- Confront directly and comprehensively the reality in SC that the state has enough money, but that our problem is the inequitable distribution of that capital. The infamous Corridor of Shame was not created by our school system, but the education inequity that it reveals is a reflection of the larger socioeconomic injustice across our state.
American novelist and public intellectual James Baldwin confronted Noble Prize winning author William Faulkner in the early years of the civil rights struggle in the U.S. because Faulkner called for patience among blacks in the South.
Baldwin responded with words that should resonate today in SC: “There is never time in the future in which we will work out our salvation. The challenge is in the moment, the time is always now.”
Questions of science, science and progress
Do not speak as loud as my heart
“The Scientist,” Coldplay
The absolute greatest gift of being a teacher by profession is accumulating throughout your career the young people gifted you by your classroom.
A few days ago, I was having lunch with a former student and current teacher, Ali Williams, who teaches English at a majority-minority, high-poverty high school in the school district that serves the county where I teach.
Among the ramblings of our nerdfest, we talked about language, about the challenges of trying to be a good teacher, and about the fields of psychology and sociology, a tension that has more and more fascinated me over a thirty-plus years career as a teacher.
For anyone who doesn’t know Ali personally or who has never spent time at her school or with her students (I have had several teacher candidates placed at the school and thus have observed there often), the reality today is that the students are likely and uncritically viewed as at-risk, the school is believed to be failing, and Ali could very easily be labeled a bad teacher.
Those pronouncements occur all across the state of South Carolina and the U.S.—an accusatory finger pointing that blinds political leaders and the public from the corrosive social forces that are reflected by students, teachers, and schools (but not created by those students, teachers, or schools).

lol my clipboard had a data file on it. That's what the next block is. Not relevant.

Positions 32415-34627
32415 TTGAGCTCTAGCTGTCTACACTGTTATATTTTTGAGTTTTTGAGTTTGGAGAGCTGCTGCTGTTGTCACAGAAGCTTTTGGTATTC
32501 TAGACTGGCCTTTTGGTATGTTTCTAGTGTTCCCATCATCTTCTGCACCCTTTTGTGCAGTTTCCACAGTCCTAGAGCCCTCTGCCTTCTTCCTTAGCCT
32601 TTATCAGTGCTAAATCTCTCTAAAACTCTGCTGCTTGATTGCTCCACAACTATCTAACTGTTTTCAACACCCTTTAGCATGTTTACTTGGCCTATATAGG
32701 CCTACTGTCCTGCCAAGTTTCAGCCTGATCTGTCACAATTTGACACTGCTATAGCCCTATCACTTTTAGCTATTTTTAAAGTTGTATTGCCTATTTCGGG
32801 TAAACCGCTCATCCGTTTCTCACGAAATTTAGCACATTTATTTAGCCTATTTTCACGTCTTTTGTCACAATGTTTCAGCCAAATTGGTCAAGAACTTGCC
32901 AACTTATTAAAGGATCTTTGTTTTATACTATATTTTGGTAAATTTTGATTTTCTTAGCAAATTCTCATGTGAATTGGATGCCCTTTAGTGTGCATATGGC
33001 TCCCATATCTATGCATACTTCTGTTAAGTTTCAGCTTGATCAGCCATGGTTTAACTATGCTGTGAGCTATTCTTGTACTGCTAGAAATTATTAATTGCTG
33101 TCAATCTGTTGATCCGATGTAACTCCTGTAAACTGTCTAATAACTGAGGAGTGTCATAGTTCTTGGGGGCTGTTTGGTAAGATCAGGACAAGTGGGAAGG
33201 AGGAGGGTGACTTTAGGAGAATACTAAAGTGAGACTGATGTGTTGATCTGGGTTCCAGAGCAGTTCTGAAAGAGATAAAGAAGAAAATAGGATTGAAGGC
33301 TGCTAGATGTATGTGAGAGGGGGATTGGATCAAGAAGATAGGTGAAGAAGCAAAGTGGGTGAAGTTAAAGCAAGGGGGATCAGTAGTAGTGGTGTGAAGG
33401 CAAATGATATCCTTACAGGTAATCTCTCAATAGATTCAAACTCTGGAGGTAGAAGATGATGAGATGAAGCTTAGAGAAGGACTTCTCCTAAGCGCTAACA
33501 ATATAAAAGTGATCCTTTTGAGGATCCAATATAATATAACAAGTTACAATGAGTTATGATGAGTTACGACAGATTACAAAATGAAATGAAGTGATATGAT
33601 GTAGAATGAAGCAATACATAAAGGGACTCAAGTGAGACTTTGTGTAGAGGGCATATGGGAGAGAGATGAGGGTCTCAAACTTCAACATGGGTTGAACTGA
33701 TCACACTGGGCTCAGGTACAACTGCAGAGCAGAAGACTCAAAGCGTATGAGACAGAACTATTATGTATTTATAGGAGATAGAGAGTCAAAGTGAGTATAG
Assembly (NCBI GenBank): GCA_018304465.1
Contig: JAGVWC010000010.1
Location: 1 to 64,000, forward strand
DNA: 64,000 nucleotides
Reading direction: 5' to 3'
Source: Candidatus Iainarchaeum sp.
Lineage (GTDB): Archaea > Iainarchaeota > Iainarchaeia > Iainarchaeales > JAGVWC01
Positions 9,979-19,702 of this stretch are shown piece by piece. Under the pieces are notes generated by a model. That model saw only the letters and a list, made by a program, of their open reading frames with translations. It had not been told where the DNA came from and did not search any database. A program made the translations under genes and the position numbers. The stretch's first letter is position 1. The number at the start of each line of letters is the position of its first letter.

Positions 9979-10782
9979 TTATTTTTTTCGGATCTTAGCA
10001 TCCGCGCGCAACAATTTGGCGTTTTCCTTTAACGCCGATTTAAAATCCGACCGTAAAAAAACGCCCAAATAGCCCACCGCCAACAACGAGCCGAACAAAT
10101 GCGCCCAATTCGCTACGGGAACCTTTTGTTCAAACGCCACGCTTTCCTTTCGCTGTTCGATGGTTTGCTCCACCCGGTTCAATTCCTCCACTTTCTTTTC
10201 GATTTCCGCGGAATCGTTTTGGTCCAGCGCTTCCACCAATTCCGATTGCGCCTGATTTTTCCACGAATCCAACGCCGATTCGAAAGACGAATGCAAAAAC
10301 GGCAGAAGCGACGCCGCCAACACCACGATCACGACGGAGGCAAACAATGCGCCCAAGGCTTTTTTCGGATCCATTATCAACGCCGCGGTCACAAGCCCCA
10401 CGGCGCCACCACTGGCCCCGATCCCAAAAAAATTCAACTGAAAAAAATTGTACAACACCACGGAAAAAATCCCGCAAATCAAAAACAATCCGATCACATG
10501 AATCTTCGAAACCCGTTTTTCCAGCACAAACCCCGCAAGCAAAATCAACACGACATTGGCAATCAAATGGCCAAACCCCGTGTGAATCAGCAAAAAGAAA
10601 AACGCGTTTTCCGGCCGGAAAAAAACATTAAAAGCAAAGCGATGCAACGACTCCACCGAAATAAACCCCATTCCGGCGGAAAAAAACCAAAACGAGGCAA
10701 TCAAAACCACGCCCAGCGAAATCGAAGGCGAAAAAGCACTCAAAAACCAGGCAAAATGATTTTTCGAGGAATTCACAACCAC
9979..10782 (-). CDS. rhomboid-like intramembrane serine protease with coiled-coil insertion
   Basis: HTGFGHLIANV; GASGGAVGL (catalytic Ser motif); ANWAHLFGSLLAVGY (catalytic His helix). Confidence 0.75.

Because the U.S. remains trapped within the lies of rugged individualism and believing the country is a meritocracy, the influence of psychology (mostly quantified claims about individual qualities and behaviors) is more readily and almost entirely uncritically and inaccurately embraced while sociology (often broad and descriptive explorations of social forces) is either ignored or carelessly discounted—often as “excuses.”
If we did deeper, another division is embedded in the disciplinary tension above—the power of numbers.
Numbers give the compelling appearance of objectivity and certainty while rich description offers complexity and uncertainty.
And the U.S. has a disturbing propensity for being a blowhard nation; we seem to like our columnists, radio personalities, and even presidential candidates to hold forth with the simplistic bloviating found among privileged white men who have never reconsidered anything, especially their own privilege.
The 10,000-hour rule, humans use only 10% of their brains, poor children have smaller vocabularies that wealthy children, high rates of black-on-black crime—each of these remains incredibly common claims throughout mainstream media, politics, and private conversations, but each is also bad numbers—at best cited in misleading ways and at worst simply wrong.
Numbers are compelling, especially when they can be used to promote “objectively” our worst prejudices.
If we focus on the black-on-black crime claim (which I believe is representative of this problem), that data are misleading because essentially most crime is within race (white-on-white crime is about 84% and black-on-black, 91%).